Reducing Obesity

The Challenge

Obesity is not a life sentence.

Over the past decades, rates of obesity have soared worldwide and particularly in developing countries. There are many reasons for this change, but one of the main causes is poor nutrition. Most people know how to live a healthy lifestyle, but the prevalence of unhealthy foods exacerbates the issue. Many deaths each year are a result of preventable diseases caused by obesity.  Heart disease, breathing problems, and Type 2 diabetes are all very dangerous and can be caused by obesity. More than a third of Americans are obese or overweight, and the number is growing. The deaths caused by obesity are even more regrettable as the condition can easily be avoided. In many cases, it’s a case of knowing what we should do, but not doing it. How can this problem be solved?

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Reducing Obesity

A Growing Concern

Obesity is becoming more prevalent.

According to the Centers for Disease Control in the United States, the prevalence of obesity was 39.8% and affected about 93.3 million U.S. adults in 2015-2016. Also the estimated annual medical cost of obesity in the U.S. was $147 billion in 2008 U.S. dollars; the medical cost for people who have obesity was $1,429 higher than those of normal weight, and obesity-related conditions include heart disease, stroke, type 2 diabetes and certain types of cancer, some of the leading causes of preventable death.

The World Health Organization states that over 1 billion people are overweight. As well they wrote, obesity is a complex condition, one with serious social and psychological dimensions, that affects virtually all age and socioeconomic groups and threatens to overwhelm both developed and developing countries. In 1995, there were an estimated 200 million obese adults worldwide and another 18 million under-five children classified as overweight. As of 2000, the number of obese adults has increased to over 300 million. Contrary to conventional wisdom, the obesity epidemic is not restricted to industrialized societies; in developing countries, it is estimated that over 115 million people suffer from obesity-related problems.

What We Are Doing

Encouraging a healthy lifestyle is a primary way of solving obesity, and many charities seek to increase education on obesity prevention and treatment. Treatment of obesity is much harder on the individual than prevention. Treating obesity involves months or even years of commitment to weight loss. Losing weight and maintaining a healthy weight has proven to be very hard for the obese.

Other than traditional weight loss through diet and exercise, there are new types of surgeries that have been developed to aid the obese. Gastric Bypass, Sleeve Gastrectomy, which removes part of the stomach, and Adjustable Gastric Band, which shrinks the stomach are some of the proven ways to help obese people lose weight. The problem with these surgeries is that they have side effects, and they are expensive and often not covered by insurance.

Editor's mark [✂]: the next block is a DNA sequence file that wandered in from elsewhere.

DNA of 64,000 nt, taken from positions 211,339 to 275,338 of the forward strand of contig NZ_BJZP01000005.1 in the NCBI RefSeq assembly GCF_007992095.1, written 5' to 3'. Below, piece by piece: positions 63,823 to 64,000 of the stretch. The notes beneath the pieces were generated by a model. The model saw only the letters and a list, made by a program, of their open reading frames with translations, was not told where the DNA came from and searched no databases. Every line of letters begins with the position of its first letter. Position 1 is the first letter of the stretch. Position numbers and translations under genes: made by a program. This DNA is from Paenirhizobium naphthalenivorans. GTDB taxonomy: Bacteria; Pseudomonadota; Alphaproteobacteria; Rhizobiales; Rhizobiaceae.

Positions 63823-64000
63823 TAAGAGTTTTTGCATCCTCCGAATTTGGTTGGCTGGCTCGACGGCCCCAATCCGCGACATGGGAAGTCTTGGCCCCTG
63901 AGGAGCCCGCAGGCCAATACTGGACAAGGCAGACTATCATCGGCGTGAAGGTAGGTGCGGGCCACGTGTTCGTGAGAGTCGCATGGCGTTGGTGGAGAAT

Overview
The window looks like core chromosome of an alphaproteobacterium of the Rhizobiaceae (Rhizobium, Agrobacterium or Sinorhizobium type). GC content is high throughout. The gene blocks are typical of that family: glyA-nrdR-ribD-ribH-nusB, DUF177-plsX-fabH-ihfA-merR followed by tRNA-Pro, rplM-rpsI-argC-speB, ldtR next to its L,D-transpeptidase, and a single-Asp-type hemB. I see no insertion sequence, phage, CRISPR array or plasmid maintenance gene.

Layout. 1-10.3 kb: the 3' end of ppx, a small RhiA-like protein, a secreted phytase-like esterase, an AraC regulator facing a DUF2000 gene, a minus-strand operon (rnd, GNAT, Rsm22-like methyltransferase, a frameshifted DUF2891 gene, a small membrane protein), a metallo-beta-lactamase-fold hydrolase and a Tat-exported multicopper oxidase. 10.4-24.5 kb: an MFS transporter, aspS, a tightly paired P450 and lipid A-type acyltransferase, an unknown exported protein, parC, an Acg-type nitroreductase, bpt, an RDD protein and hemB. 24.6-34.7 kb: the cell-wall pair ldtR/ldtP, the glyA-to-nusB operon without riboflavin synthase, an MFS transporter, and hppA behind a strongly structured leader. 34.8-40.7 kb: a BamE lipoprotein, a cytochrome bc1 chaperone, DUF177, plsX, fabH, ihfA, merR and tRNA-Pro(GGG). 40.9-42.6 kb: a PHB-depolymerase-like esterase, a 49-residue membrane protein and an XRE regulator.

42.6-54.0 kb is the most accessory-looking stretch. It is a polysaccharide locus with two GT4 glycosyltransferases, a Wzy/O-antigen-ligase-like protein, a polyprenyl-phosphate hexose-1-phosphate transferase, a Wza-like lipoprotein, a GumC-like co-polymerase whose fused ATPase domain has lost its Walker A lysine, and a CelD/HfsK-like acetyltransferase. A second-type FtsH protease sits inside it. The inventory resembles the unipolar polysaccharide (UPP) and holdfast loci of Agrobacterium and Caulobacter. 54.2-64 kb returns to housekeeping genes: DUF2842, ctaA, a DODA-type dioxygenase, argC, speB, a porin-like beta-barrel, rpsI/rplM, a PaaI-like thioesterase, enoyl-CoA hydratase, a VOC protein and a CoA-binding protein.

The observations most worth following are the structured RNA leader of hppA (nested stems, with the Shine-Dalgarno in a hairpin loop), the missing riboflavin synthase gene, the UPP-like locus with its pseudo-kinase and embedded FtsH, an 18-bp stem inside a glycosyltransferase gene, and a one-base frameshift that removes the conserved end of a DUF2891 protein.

Preventing obesity is the most effective strategy in reducing the problem worldwide. With treatment being either very costly or physically taxing, stopping obesity before it starts does the most good with no cost to the people involved. A healthy diet and light exercise can combat obesity on a personal level.

Public programs and healthy lunches in school can set an example of what helps the most in keeping people from becoming obese. Social programs have been shown to have varying effectiveness, though they can still be a useful tool. Health insurance companies also give lower rates to those at a healthy weight in countries without universal healthcare, like the United States.

What Needs to be Done

Much is being done to combat obesity, with programs in place telling people what to do. Some of these programs seem to be working, but the problem, and our waistlines, still grow. Every year, too many people are dying unnecessarily due to obesity.

Doctors in the future will be able to design diets for specific people and that fact should greatly reduce obesity. Multinational corporations selling unhealthy foods need to curb their advertising to children. Companies moving into developing countries should carefully access their impact on local health. Most often regional foods and portions are much healthier than those advertised by fast food companies. Items like soda could be more regulated as they contain mostly sugar and are known to cause obesity. Countries may also enact health programs to help individuals. Companies could also give incentives for losing weight and maintaining a healthy weight.

A Healthier Tomorrow

Obesity is a preventable health problem that does not need to persist in the future. Through advancements in advocacy, education, and health technology, obesity can be eliminated. Doctors have already started researching personalized meal planning and with genetic testing, we will be able to determine who is most at risk. There are many options available to put an end to obesity and someday that goal will come into fruition. 

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